In 2019, over 352 plate appearances (his fewest since 2011), Davis hit .179/.276/.326 with nine doubles, 12 homers, 36 RBIs and 139 strikeouts.
By September he was a part-time player, and he made just nine starts in that month. With three years left on the big contract he signed before the 2016 season, Orioles fans are wondering if Davis has made any winter changes to become more productive this season.
During the Winter Meetings, O’s executive vice president and general manager Mike Elias spoke about trying to help Davis get his bat going again.
“The message is the same, that we all want to figure out a way for him to get better. But we want to try some different specific things, or some tweaks specifically, to aspects of his program,” said Elias.
On the “Orioles Hot Stove Show” on 105.7 the Fan last night, Davis was asked about his offseason work. He indicated we could see a bigger player in spring training, but don’t look for any big swing changes.
“We talked a lot about the mechanics of my swing and ‘Are we going to do a swing overhaul?’” Davis said during the show. “I basically told those guys, ‘Look, I’ll be 34 in a couple of months. I’ve had success consistently in the past doing some things that are just really more comfortable to me and more familiar to me.’ I don’t think at this point in my career I’m going to be a guy that’s going to crouch down or close off (my stance) or anything like that. Nothing drastic.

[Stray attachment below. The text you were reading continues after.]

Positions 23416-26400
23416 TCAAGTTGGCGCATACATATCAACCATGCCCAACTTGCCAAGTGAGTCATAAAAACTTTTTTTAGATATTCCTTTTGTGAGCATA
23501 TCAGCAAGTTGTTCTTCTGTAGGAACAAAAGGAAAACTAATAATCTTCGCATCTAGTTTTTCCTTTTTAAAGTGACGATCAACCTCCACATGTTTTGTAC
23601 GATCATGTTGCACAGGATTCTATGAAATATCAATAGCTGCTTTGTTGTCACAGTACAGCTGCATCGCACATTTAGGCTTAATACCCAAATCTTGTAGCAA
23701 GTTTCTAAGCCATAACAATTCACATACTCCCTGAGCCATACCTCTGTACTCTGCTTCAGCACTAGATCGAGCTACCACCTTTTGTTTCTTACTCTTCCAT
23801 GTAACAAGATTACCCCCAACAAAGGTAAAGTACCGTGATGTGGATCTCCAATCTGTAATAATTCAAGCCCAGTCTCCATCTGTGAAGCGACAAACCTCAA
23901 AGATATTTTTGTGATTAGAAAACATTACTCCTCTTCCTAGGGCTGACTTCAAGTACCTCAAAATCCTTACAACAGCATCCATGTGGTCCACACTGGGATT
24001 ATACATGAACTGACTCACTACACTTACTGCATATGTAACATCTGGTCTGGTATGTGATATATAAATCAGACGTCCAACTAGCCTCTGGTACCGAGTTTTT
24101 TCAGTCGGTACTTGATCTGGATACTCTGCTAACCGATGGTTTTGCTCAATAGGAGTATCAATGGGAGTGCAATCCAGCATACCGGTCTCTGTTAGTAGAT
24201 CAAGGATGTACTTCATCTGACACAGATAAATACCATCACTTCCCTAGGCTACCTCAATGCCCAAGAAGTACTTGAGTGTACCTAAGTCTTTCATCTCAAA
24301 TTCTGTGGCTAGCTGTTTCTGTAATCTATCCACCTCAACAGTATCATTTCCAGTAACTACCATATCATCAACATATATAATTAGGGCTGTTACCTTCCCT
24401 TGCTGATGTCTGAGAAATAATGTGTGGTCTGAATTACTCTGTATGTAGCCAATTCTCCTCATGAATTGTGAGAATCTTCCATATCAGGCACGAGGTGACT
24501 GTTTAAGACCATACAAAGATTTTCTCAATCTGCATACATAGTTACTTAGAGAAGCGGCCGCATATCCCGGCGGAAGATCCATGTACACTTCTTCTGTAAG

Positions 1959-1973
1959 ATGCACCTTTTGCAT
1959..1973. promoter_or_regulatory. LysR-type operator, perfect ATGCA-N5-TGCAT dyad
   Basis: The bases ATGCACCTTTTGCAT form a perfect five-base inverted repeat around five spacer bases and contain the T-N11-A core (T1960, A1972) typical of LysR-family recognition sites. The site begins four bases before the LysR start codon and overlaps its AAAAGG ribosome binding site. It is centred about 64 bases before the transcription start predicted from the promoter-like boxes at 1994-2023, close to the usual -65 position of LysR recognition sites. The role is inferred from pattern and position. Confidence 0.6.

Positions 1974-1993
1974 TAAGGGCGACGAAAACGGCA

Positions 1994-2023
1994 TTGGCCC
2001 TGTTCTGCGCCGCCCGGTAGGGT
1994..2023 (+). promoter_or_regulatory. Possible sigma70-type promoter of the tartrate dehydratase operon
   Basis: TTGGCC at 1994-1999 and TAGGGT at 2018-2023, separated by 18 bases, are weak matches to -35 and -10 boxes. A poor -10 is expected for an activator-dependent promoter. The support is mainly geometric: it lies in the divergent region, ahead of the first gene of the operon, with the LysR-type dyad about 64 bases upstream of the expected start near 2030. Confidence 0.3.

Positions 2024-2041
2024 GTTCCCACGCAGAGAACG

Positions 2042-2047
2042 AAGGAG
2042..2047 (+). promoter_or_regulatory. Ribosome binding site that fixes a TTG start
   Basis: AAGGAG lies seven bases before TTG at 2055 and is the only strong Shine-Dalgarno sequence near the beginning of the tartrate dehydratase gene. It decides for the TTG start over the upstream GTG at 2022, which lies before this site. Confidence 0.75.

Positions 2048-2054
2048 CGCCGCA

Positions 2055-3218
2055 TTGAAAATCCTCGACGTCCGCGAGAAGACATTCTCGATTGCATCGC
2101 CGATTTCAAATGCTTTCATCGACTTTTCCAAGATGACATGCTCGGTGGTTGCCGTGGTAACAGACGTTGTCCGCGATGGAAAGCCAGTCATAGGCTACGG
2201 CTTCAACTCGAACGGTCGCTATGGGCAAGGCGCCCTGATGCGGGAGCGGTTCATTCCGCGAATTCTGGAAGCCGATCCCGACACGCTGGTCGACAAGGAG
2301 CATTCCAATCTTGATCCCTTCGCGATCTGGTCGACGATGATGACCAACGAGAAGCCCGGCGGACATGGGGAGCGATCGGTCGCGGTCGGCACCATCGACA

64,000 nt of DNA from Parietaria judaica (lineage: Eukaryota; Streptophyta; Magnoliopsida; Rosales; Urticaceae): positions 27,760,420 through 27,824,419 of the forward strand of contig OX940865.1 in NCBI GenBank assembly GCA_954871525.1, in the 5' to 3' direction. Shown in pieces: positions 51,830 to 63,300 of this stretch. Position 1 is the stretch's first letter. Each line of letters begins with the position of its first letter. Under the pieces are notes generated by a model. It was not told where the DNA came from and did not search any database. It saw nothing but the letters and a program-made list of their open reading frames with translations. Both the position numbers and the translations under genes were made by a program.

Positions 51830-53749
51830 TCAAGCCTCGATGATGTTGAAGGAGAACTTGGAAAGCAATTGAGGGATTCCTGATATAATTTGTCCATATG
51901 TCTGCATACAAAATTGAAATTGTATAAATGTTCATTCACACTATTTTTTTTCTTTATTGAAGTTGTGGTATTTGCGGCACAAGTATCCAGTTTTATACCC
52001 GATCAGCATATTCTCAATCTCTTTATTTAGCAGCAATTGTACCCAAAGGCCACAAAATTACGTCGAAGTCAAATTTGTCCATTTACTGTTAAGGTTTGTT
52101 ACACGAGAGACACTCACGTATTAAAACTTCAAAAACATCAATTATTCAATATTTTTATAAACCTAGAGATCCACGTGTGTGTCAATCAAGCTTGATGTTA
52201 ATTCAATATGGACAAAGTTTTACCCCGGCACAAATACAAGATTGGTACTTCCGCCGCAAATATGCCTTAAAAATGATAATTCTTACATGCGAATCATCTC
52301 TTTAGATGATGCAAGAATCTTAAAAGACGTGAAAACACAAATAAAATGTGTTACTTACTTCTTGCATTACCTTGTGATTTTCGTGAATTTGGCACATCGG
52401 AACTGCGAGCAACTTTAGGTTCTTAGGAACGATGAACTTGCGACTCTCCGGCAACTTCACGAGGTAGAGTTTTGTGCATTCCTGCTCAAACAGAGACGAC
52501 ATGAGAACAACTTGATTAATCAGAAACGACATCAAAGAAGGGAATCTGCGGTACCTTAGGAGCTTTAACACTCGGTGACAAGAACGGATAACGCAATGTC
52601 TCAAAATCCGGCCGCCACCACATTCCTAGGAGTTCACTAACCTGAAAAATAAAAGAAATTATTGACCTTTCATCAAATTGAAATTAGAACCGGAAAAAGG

“But I do think there are some things that I needed to tend to that I’ve kind of experimented with over the years. One of those is just my overall strength and weight. We looked at a lot of video from the past and one of the first things that Mike and Brandon (Hyde) and actually (coach) Tim Cossins and a couple of our coaches said were, ‘Man you were a lot bigger when you were younger.’
“The older I’ve gotten the more I’ve tried to keep my weight down, thinking it would be more beneficial to my body. Thinking that, as you get older, your joints and ligaments tend to carry less weight a little bit better.”
So a bigger, stronger Davis will arrive soon in Florida to start his 13th major league season and his 10th with the Orioles.
“For me, I’ve got to be strong,” Davis said. “That has always kind of been my forte. If I feel I can hit any pitch at anytime out of any part of the ballpark, I’m not going to overswing and do some things that I’ve done in the past to shoot myself in the foot.
“The physical aspect of it - the weight training and conditioning and nutrition was a huge part of it. I actually had a chance to start that late last season when I wasn’t playing every day. That gave me a regimen I could carry into the offseason. So, I really like where I’m at right now. Feel like my weight is back up and I feel strong again and like I’ve got my legs underneath me, and I think it’s going to be a good year, I really do.”
Davis has talked about letting the ball travel farther and working on getting back to using the whole field more. When he had a huge season in 2013 (53 homers, 1.004 OPS) he hit 32.1 percent of his homers to left or left-center, according to STATS research, and last season that was down to 25 percent.